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From Behroz Sikander <behro...@gmail.com>
Subject Re: Question regarding Hama synchronization behavior and GSOC
Date Tue, 19 Jan 2016 09:55:59 GMT
*>>One idea is BSP-based decision tree classification project.*
We have to build a package on Hama (just like Horn) that provides decision
tree based classification. right ? Sounds interesting.



*>>The asynchronous message sending mechanism can reduce that time. I think
this also can be a GSoC project. :-)*
So, currently Hama does not have asynchronous outgoing queues. Hmm this
might be the reason why it takes more time when we have more messages to
send. This GSoC project seems very interesting because it will give me a
good understanding of Hama itself.


Since GSoC is starting next month, I will start looking into what you have
proposed.
Thanks,
Behroz




On Tue, Jan 19, 2016 at 10:40 AM, Edward J. Yoon <edwardyoon@apache.org>
wrote:

> One idea is BSP-based decision tree classification project.
>
> > it seems that if the outgoing queue is large on slaves then they will
> take
> more time.
>
> The asynchronous message sending mechanism can reduce that time. I
> think this also can be a GSoC project. :-)
>
>
>
> On Tue, Jan 19, 2016 at 5:24 PM, Behroz Sikander <behroz89@gmail.com>
> wrote:
> > Hi,
> >
> > *> Q1: Is Hama going to participate in GSOC 2016 ? *
> > *Sure, why not?*
> >
> > -->Great. I am willing to participate in this GSOC. Do we already have
> some
> > potential projects ? Jira does not seem to have any.
> >
> >
> >
> >
> >
> >
> >
> >
> >
> >
> > *>> Q2: In the image below, I see an interesting behavior of Hama but I
> am
> > not sure why the behavior is like this. Can you tell us what version you
> > used? I roughly guess master task can receive incoming message bundles
> > concurrently if number of tasks is large.*
> > --> I am using 0.7.0.
> > Ok but can a slave send concurrent message to master if the queue is
> > large ? because
> > it seems that if the outgoing queue is large on slaves then they will
> take
> > more time.
> >
> > Regards,
> > Behroz
> >
> > On Tue, Jan 19, 2016 at 1:59 AM, Edward J. Yoon <edward.yoon@samsung.com
> >
> > wrote:
> >
> >> > Q1: Is Hama going to participate in GSOC 2016 ?
> >>
> >> Sure, why not?
> >>
> >> > Q2: In the image below, I see an interesting behavior of Hama but I am
> >> not
> >> sure why the behavior is like this.
> >>
> >> Can you tell us what version you used?
> >>
> >> I roughly guess master task can receive incoming message bundles
> >> concurrently
> >> if number of tasks is large.
> >>
> >> --
> >> Best Regards, Edward J. Yoon
> >>
> >> -----Original Message-----
> >> From: Behroz Sikander [mailto:bsikander@apache.org]
> >> Sent: Tuesday, January 19, 2016 12:28 AM
> >> To: dev@hama.apache.org
> >> Subject: Question regarding Hama synchronization behavior and GSOC
> >>
> >> Hi,
> >> I have 2 questions regarding Hama.
> >>
> >> Q1: Is Hama going to participate in GSOC 2016 ?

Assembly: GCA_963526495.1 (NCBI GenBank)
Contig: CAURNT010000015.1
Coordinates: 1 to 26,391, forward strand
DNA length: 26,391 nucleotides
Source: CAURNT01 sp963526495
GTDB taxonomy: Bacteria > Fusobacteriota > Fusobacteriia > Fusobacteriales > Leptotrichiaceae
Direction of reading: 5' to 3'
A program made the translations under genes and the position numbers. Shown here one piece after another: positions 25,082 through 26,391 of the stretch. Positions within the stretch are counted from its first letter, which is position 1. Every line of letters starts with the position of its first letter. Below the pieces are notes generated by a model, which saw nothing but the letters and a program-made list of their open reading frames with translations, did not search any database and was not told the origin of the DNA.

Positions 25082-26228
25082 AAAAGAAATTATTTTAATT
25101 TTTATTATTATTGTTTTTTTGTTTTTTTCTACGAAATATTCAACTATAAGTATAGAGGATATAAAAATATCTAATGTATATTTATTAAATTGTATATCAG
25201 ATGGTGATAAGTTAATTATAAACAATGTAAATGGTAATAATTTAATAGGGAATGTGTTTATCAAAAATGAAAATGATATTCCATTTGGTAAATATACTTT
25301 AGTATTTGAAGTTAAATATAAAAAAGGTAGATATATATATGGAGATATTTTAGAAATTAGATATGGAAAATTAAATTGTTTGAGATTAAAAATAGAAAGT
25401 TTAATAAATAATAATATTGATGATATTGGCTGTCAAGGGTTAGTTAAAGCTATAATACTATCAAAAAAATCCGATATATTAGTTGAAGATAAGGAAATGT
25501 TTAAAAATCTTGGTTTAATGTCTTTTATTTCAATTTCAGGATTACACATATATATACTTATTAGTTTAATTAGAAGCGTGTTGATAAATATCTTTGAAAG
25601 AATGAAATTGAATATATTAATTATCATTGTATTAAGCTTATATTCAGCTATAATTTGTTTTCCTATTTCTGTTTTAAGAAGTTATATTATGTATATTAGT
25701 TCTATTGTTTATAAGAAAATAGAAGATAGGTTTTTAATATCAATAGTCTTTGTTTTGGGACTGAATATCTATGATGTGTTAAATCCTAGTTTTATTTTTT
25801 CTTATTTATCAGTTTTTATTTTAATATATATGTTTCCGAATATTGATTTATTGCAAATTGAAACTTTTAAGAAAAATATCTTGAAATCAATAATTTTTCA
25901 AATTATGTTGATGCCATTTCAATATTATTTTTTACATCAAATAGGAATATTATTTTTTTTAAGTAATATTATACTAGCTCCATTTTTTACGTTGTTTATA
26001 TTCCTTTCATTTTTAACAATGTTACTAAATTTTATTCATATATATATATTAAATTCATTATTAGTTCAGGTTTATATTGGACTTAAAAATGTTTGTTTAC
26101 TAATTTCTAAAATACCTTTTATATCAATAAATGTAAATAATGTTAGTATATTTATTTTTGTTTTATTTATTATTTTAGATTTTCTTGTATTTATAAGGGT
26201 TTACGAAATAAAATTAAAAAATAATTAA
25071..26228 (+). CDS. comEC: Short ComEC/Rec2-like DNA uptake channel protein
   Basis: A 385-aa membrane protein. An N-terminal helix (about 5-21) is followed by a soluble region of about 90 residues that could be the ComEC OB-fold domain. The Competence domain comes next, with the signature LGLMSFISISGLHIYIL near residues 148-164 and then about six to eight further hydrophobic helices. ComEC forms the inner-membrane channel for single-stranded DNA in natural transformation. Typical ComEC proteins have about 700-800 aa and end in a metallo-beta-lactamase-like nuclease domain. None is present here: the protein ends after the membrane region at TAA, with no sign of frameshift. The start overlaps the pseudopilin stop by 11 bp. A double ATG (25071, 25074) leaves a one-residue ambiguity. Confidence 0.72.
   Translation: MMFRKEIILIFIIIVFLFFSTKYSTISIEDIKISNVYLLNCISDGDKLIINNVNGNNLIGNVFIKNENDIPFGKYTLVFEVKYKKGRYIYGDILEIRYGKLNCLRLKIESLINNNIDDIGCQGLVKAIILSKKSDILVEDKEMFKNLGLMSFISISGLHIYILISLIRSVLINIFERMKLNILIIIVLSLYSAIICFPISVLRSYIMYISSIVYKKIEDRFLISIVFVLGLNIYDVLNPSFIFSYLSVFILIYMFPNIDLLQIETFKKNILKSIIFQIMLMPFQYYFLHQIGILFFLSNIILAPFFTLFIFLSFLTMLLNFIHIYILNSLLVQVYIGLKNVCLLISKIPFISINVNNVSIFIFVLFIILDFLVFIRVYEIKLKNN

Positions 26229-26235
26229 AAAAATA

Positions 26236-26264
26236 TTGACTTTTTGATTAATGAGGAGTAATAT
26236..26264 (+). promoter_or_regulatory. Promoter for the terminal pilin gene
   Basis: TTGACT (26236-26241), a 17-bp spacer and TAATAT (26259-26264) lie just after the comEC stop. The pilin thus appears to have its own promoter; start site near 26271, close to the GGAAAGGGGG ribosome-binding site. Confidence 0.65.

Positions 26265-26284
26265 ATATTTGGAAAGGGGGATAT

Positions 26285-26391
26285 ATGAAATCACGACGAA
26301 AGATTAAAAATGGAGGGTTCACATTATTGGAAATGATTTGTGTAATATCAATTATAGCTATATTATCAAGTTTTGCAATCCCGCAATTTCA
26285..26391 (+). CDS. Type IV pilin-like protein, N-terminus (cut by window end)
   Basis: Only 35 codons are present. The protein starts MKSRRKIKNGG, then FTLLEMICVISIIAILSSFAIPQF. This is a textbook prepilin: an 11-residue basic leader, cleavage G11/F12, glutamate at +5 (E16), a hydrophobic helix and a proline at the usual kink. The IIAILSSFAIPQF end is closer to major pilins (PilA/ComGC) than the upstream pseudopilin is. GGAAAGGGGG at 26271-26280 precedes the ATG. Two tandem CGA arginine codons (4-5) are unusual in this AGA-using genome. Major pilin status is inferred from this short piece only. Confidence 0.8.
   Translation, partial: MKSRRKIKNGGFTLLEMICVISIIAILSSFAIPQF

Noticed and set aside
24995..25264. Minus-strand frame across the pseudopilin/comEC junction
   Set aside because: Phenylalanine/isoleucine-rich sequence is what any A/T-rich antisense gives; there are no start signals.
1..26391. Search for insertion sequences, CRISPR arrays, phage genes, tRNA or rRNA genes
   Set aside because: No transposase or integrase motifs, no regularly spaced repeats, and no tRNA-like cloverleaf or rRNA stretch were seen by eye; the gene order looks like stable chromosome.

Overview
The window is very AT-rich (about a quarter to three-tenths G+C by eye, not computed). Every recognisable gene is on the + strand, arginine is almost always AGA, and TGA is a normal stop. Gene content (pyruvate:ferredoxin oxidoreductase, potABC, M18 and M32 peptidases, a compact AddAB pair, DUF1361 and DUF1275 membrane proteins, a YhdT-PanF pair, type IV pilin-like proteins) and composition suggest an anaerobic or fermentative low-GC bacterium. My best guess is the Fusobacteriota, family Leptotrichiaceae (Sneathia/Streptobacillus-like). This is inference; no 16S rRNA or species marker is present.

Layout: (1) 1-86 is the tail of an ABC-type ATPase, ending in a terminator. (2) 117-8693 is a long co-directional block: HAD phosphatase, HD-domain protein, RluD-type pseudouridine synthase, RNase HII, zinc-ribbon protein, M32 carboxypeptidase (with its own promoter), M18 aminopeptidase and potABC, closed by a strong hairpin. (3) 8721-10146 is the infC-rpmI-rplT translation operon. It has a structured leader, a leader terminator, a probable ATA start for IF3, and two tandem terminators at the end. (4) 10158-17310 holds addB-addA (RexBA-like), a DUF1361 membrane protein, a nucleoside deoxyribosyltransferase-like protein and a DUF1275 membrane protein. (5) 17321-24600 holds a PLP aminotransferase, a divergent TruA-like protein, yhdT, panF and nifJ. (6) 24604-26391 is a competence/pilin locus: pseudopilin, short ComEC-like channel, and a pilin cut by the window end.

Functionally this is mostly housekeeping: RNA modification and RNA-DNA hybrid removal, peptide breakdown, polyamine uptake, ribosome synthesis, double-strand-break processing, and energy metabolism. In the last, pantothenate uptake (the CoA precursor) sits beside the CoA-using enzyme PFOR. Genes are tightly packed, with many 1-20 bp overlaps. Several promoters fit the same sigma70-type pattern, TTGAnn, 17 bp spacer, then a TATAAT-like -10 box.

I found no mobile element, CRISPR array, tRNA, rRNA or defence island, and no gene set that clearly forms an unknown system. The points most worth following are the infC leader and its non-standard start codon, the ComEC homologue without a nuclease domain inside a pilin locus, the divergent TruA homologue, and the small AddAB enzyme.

> >>
> >> Q2: In the image below, I see an interesting behavior of Hama but I am
> not
> >> sure why the behavior is like this.
> >>
> >> http://imgur.com/cVsfL1x
> >>
> >> On x-axis, I have the total number of data that I need to process. On
> >> y-axis, I have the time in minutes which is aggregated over 200
> iterations.
> >> Each line in plot represent different number of Hama tasks (Peers) used
> to
> >> process the data. Overall this plot is showing the *total time that
> master
> >> task waits for slave tasks to synchronize (*for* 200 iterations *in*
> >> minutes).*
> >>
> >> Note:
> >> 1) total time master waits for slaves in *1* *iteration* = (time of
> slave
> >> processing) +
> >> *(time of synchronization)*
> >> The plot is only showing the *time in synchronization* aggregated over
> *200
> >> iterations*. I am using this plot to study the time taken by Hama in
> >> synchronization.
> >>
> >> 2) The total data is divided among all the tasks equally. For example,
> if I
> >> am using 10 tasks to process 10K data, then each task will get 1000. If
> i
> >> use 20 tasks to process 10K, then each will have 500.
> >>
> >> Now in the plot for example, blue line represents 10 tasks. If I process
> >> 10,000 files in 200 iterations the master waits for almost 3 minutes for
> >> slaves to synchronize.
> >>
> >> Now if you look closely, then if I *increase* the *number of tasks* to
> >> process the data, the *time* of master waiting for *slaves to
> >> synchronization* starts to *decrease*. For example, look at the points
> on
> >> 50K data, for 30 tasks master waits for ~10 minutes, for 40 tasks it
> waits
> >> for only ~6 minutes and for 50 tasks, it took ~4mins.
> >>
> >> Q: My question is that how to interpret this information ?
> >> The answer that I came up is that the *outgoing message queue* of tasks
> is
> >> smaller in case I use more tasks to process and bigger in case I have
> less
> >> tasks. For example, If a task has to send 1000 messages to master then
> its
> >> outgoing queue will be bigger and will take more time to send as
> compared
> >> to task with 500 outgoing messages. So, is my interpretation correct or
> >> something else is going on here ?Any insight would be helpful.
> >>
> >> Regards,
> >> Behroz
> >>
> >>
> >>
>
>
>
> --
> Best Regards, Edward J. Yoon
>

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